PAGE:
Decoding the Appraisal Process

Purchasing a house is the most significant investment some will ever encounter. It doesn't matter if where you raise your family, a seasonal vacation home or one of many rentals, purchasing real property is a detailed financial transaction that requires multiple people working in concert to make it all happen.

Most of the parties involved are very familiar. The most recognizable person in the exchange is the real estate agent. Next, the bank provides the money required to finance the exchange. And the title company makes sure that all details of the transaction are completed and that a clear title transfers to the buyer from the seller.

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So, what party makes sure the value of the property is consistent with the amount being paid? In comes the appraiser. We provide an unbiased estimate of what a buyer could expect to pay — or a seller receive — for a property, where both buyer and seller are informed parties. A licensed, certified, professional appraiser from Appraise Colorado Inc will ensure, you as an interested party, are informed.

Appraisals begin with the property inspection

Our first duty at Appraise Colorado Inc is to inspect the property to ascertain its true status. We must see aspects of the property first hand, such as the number of bedrooms and bathrooms, the location, amenities, etc., to ensure they really are present and are in the condition a typical person would expect them to be. The inspection often includes a sketch of the property, ensuring the square footage is proper and conveying the layout of the property. Most importantly, we identify any obvious amenities - or defects - that would have an impact on the value of the property.

Following the inspection, an appraiser uses two or three approaches to determining the value of real property: paired sales analysis and, in the case of a rental property, an income approach.

Cost Approach

Here, the appraiser analyzes information on local building costs, labor rates and other elements to calculate how much it would cost to replace the property being appraised. This value commonly sets the upper limit on what a property would sell for. The cost approach is also the least used method.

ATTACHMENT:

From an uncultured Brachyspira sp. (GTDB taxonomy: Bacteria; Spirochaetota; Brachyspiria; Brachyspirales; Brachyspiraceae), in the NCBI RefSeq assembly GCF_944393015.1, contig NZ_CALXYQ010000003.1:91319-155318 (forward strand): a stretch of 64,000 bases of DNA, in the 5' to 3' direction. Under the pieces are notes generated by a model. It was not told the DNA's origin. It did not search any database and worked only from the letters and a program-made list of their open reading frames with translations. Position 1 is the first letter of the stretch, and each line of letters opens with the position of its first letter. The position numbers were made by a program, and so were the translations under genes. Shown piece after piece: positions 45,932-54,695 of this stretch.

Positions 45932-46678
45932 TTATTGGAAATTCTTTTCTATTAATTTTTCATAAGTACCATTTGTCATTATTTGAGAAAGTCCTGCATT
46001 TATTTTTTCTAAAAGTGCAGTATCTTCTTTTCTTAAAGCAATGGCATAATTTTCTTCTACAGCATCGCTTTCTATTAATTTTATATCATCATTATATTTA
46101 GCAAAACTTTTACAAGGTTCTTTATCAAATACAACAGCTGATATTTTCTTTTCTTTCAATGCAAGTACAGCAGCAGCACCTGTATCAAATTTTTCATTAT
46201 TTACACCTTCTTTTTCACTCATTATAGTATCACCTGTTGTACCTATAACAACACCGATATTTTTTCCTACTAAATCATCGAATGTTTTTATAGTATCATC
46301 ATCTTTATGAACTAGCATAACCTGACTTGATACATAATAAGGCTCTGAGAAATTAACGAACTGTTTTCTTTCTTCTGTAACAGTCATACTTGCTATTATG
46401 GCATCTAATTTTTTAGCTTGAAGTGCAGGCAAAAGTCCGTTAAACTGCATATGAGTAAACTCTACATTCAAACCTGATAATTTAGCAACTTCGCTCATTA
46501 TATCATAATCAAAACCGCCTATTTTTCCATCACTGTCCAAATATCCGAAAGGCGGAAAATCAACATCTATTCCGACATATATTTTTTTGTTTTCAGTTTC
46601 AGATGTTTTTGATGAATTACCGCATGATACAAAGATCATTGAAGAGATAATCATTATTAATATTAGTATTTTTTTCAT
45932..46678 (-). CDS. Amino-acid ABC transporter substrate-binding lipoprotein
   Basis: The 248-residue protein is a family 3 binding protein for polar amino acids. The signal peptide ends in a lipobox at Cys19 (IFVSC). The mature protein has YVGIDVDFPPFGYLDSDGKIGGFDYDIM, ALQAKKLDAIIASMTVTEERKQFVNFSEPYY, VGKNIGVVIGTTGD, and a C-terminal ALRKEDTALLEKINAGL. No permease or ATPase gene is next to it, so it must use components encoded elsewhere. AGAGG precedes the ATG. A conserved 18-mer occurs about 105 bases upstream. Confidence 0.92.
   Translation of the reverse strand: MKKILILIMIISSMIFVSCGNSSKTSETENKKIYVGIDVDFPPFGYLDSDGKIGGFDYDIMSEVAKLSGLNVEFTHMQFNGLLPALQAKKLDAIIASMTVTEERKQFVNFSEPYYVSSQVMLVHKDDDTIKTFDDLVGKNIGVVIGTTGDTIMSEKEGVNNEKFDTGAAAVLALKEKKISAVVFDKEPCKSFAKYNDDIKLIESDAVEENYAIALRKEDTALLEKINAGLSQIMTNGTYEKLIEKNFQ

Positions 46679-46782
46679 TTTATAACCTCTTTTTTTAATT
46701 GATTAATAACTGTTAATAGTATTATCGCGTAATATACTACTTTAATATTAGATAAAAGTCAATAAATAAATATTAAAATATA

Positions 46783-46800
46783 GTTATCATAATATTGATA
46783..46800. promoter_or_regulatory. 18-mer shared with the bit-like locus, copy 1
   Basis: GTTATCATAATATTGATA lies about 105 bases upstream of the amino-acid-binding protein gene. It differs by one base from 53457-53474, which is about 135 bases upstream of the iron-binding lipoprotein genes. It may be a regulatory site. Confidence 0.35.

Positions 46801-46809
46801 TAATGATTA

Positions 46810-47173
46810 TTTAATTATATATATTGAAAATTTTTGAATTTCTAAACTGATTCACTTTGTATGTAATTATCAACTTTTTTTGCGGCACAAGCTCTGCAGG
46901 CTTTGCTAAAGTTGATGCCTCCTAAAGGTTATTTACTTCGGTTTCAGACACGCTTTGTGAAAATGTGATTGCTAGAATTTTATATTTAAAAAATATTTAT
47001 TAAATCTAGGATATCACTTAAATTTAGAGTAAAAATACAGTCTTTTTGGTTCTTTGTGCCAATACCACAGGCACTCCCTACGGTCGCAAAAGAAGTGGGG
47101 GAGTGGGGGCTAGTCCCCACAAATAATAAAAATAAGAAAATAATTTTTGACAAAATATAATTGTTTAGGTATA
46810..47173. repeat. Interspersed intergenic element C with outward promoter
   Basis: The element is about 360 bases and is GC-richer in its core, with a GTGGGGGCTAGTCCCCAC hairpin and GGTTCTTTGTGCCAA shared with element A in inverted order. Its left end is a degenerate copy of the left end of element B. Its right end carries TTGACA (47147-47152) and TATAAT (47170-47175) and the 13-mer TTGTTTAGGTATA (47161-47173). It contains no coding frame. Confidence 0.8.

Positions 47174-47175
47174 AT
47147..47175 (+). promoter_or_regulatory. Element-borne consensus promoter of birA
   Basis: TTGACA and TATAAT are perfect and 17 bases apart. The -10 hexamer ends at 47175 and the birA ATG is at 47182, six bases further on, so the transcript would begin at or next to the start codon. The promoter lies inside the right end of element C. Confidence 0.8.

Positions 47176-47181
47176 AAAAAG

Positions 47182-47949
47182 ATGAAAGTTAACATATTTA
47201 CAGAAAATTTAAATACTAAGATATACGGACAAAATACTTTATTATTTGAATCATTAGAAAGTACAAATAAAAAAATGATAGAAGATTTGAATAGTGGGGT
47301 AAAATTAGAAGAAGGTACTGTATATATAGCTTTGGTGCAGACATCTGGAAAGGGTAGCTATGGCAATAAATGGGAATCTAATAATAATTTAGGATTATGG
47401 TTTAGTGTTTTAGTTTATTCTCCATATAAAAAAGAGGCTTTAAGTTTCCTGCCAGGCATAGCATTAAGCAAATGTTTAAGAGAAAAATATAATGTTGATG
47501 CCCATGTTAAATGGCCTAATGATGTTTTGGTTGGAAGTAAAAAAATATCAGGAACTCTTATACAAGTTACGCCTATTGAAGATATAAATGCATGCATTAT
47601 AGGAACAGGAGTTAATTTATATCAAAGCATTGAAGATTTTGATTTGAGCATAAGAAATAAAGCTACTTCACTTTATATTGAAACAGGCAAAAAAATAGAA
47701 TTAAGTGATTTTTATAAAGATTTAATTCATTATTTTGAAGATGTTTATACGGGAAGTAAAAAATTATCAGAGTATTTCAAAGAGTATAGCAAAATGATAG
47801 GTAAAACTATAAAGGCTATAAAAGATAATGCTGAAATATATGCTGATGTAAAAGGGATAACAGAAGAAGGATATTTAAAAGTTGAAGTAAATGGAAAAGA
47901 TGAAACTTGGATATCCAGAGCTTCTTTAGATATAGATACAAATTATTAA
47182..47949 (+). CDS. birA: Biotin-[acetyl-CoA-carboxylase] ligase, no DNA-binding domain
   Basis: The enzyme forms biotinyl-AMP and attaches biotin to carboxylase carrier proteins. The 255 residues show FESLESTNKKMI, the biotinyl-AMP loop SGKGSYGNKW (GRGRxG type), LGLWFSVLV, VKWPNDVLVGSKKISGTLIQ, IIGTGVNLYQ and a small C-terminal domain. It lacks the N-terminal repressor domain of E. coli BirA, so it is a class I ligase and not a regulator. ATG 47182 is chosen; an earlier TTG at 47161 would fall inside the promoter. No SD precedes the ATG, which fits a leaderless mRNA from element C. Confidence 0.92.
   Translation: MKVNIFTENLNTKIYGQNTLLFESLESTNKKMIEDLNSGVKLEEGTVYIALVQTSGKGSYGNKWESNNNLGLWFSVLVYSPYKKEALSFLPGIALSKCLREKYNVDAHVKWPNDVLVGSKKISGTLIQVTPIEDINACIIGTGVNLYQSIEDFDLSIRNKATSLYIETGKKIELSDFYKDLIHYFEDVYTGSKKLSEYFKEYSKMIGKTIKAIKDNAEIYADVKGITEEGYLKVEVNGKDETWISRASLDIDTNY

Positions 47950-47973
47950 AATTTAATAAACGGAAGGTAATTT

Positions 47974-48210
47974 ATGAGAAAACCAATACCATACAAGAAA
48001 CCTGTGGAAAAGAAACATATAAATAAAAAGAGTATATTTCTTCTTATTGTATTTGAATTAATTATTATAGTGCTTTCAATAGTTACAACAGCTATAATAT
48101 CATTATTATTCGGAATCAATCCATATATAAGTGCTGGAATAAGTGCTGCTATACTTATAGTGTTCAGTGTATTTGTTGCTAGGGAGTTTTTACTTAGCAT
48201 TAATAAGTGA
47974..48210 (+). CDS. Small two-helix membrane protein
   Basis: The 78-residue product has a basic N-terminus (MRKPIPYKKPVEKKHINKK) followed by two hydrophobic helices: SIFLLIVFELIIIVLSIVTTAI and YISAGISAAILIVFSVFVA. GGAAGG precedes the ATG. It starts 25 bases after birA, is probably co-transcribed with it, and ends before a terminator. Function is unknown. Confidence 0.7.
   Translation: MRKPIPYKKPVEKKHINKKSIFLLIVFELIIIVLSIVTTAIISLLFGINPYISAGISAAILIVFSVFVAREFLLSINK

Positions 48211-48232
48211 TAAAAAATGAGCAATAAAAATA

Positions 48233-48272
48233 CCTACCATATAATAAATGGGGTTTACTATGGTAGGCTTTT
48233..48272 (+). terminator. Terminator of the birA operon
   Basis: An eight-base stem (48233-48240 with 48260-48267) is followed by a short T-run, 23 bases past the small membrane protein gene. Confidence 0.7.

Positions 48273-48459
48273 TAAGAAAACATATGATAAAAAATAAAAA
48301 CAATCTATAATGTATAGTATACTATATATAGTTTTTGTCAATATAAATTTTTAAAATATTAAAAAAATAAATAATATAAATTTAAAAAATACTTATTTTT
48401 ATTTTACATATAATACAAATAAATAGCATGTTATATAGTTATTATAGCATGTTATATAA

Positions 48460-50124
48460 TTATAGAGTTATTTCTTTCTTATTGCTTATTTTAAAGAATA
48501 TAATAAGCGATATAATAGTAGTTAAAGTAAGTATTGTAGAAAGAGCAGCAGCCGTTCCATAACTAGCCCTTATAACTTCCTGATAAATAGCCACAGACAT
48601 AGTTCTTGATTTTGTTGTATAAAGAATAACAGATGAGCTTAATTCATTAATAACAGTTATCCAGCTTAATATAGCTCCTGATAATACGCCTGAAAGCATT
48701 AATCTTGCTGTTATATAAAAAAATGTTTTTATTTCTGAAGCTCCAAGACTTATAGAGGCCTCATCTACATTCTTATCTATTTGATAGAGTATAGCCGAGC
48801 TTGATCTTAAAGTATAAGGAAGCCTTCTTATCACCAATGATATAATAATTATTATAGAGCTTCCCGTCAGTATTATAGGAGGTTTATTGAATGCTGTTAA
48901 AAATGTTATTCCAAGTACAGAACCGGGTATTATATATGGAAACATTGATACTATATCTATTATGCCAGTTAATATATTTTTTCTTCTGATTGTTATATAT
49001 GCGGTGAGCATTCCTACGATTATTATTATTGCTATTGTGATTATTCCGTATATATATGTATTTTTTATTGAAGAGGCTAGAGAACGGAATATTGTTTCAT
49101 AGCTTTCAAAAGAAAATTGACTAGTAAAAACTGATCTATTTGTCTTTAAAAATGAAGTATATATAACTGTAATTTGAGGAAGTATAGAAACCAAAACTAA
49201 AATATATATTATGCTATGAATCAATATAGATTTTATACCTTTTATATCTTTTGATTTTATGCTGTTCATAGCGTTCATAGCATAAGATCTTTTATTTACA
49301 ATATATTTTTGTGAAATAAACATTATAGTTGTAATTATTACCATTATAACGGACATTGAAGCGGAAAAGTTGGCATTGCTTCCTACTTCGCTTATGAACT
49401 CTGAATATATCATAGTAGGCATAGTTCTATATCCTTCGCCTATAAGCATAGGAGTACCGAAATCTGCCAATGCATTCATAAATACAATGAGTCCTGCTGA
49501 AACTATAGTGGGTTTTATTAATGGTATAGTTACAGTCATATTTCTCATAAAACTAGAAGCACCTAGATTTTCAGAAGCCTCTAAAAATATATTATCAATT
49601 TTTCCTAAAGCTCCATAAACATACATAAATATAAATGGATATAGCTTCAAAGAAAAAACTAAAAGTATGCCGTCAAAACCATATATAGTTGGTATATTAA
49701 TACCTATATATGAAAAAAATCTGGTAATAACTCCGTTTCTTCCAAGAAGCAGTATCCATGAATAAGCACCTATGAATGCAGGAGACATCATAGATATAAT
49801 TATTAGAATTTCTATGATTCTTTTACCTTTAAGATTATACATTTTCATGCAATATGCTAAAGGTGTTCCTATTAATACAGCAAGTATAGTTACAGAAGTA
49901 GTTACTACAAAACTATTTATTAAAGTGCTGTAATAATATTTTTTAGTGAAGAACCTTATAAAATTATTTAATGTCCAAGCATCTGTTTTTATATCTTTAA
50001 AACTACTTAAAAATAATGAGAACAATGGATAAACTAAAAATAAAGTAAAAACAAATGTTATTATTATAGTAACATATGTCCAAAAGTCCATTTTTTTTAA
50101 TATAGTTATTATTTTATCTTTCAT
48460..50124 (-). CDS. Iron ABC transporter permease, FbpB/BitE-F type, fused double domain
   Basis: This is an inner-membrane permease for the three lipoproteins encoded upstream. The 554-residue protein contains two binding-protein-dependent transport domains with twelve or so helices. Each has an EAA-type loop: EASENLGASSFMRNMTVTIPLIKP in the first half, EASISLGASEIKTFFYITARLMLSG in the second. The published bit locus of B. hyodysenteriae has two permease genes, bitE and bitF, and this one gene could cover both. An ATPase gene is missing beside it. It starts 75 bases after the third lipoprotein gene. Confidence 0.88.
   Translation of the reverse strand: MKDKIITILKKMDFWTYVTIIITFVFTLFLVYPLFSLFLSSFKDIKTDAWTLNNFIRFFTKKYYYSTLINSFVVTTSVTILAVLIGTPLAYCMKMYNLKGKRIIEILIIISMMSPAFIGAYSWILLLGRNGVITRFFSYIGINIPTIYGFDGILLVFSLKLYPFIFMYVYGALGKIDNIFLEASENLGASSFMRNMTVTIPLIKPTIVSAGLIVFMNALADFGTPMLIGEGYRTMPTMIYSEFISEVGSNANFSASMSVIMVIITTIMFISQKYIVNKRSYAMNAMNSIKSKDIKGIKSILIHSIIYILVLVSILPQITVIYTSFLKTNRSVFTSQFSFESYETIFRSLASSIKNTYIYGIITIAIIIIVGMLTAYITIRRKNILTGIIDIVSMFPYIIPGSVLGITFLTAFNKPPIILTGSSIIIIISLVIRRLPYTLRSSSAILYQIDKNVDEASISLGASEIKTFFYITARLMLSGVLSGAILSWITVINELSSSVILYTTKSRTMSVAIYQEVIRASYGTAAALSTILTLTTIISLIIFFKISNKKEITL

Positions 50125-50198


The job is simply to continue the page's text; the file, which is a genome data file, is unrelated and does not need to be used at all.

Analyzing Comparable Sales

Appraisers are intimately familiar with the neighborhoods in which they work. They innately understand the value of certain features to the people of that area. Then, the appraiser looks up recent transactions in close proximity to the subject and finds properties which are 'comparable' to the real estate being appraised. By assigning a dollar value to certain items such as remodeled rooms, types of flooring, energy efficient items, patios and porches, or extra storage space, we adjust the comparable properties so that they more accurately match the features of subject property.

  • For example, if the comparable property has a fireplace and the subject doesn't, the appraiser may deduct the value of a fireplace from the sales price of the comparable.
  • If the subject has an extra half-bathroom and the comparable does not, the appraiser might add an amount to the comparable property.

A true estimate of what the subject might sell for can only be determined once all differences between the comps and the subject have been evaluated. When it comes to putting a value on features of homes in Parker and Arapahoe, Appraise Colorado Inc can't be beat. This approach to value is commonly awarded the most weight when an appraisal is for a home purchase.

Valuation Using the Income Approach

In the case of income producing properties - rental houses for example - we may use a third approach to value. In this case, the amount of revenue the real estate produces is taken into consideration along with income produced by neighboring properties to determine the current value.

Coming Up With The Final Value

Combining information from all applicable approaches, the appraiser is then ready to put down an estimated market value for the property in question. Note: While the appraised value is probably the strongest indication of what a house is worth, it may not be the price at which the property closes. There are always mitigating factors such as seller motivation, urgency or 'bidding wars' that may adjust the final price up or down. But the appraised value is typically employed as a guideline for lenders who don't want to loan a buyer more money than the property is actually worth. It all comes down to this, an appraiser from Appraise Colorado Inc will help you get the most accurate property value, so you can make profitable real estate decisions.